‘The use of hoists has become an integral part of delivering health and social care services’ (1). As part of their role, Occupational Therapists often supply hoists to people in their homes when they are deemed necessary for their care. ‘The introduction of manual handling to a person’s life means they are losing something. This loss can be a significant transition for the person as they come to terms with losing their independence’ (2). This can be a challenging time for OTs as a client and their family may struggle to accept the loss of function.
When issuing a hoist therapists need to adhere to hoist policies and procedures. Here are some more things O.T’s should consider which will help improve this experience for clients and their families:
- Allow adequate time. Allocate yourself adequate time as the issuing of a hoist can take a couple of hours. Advise the client and family about expected length of visit so that they can plan accordingly and nothing has to be rushed. There are many people required for a hoist demo; the client, his/her family members and carers. It is therefore important to arrive early, before the house becomes crowded, to chat with the client and family about why a hoist has been issued and what will happen during the visit.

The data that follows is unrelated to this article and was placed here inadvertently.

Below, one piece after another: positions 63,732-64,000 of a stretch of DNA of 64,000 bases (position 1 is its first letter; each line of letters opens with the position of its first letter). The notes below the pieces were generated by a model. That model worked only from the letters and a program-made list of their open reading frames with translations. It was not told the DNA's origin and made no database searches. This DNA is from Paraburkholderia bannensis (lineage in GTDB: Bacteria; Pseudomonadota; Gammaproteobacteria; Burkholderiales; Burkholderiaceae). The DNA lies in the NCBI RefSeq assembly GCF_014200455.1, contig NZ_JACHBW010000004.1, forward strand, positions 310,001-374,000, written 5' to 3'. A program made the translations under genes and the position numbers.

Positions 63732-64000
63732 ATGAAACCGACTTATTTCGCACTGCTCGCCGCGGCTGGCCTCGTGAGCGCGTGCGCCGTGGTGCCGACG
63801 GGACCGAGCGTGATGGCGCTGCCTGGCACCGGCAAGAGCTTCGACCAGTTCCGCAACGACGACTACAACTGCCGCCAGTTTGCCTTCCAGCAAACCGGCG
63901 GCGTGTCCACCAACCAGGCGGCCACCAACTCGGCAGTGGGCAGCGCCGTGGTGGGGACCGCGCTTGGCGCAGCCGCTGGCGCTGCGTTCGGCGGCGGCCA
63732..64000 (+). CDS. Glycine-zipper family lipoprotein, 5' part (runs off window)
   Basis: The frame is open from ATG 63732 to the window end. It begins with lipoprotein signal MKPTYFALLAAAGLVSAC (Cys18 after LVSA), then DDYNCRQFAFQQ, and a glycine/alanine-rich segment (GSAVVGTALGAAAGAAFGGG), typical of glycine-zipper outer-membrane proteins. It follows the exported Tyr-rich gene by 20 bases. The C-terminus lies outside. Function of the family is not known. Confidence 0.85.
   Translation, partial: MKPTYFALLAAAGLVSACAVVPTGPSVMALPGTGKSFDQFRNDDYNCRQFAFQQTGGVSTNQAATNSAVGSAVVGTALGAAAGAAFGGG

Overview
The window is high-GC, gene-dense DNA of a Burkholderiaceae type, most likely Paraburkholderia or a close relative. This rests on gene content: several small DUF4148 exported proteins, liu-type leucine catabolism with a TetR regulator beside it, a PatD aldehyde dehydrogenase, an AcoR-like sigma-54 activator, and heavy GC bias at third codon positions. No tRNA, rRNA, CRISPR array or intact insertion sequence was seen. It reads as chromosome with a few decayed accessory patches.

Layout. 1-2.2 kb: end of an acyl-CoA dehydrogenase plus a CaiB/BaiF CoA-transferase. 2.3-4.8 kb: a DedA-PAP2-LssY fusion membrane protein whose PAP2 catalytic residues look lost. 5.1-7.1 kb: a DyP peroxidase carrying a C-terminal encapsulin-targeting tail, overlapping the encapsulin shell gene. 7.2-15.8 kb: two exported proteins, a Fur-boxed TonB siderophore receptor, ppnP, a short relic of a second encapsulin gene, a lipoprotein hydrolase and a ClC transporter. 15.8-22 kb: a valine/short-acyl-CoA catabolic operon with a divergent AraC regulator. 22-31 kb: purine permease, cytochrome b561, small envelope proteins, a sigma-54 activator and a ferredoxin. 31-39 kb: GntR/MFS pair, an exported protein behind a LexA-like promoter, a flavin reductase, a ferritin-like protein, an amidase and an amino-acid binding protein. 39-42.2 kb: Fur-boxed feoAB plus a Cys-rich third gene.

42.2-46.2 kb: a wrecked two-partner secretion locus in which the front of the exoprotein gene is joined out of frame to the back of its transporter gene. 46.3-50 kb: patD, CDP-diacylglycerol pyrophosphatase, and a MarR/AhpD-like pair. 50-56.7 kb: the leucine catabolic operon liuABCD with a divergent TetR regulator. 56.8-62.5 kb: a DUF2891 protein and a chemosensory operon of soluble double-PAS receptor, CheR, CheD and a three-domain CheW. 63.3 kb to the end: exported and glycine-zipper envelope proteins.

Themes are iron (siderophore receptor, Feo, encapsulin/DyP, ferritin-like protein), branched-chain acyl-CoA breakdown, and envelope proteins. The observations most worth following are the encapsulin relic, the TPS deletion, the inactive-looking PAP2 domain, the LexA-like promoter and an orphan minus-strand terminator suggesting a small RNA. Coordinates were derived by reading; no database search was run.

- Involve family as much as possible. It helps to involve the family as much as possible as this will probably be the first time that they have seen a hoist. It is a very natural reaction for family members to want to avoid the hoist. Encourage them to be present and participate in the hoist demo even if they are not going to be involved in operating the hoist. It is also helpful for the Occupational Therapist to stay on after the carers have left to allow time to go over the process again with just family members. They are the consistent person in the clients home and may have to relay information to many different carers. They are also the point of contact if there are any issues with the hoist so they need to be familiar with all aspects of its use.
- Let the client see someone else being lifted in the hoist first. If the client is very anxious about using the hoist it can be helpful to demonstrate the hoist on someone else first. This will show the client how a hoist works and how safe it is. You could take this opportunity to encourage a family member to volunteer for a quick transfer. Clients often find it very amusing to see their son or daughter hoisted into the air for a couple of minutes and this may help everyone relax around the hoist.
- Supply written information. During a hoist demonstration an OT gives a lot of information and advice, which can be difficult to take in all at once. Provision of written instructions for use of hoist is vital. Occupational Therapists should supply handouts and hoist user manual. Refer family to appropriate websites and videos on-line also. If a family member has a smart phone, ask them to take a video or photo of certain instructions e.g. how to insert sling or attach sling to hoist.
- Arrange a time and date to review hoist transfers before leaving the house. It is vital to return shortly after issuing hoist to observe hoist use again. It is important to address any issues early and re-iterate recommendations.
- “Getting to grips with hoisting people” Health and Safety Executive UK (2011)
- ‘The Manual Handling Revolution’ Aideen Gallagher (2017)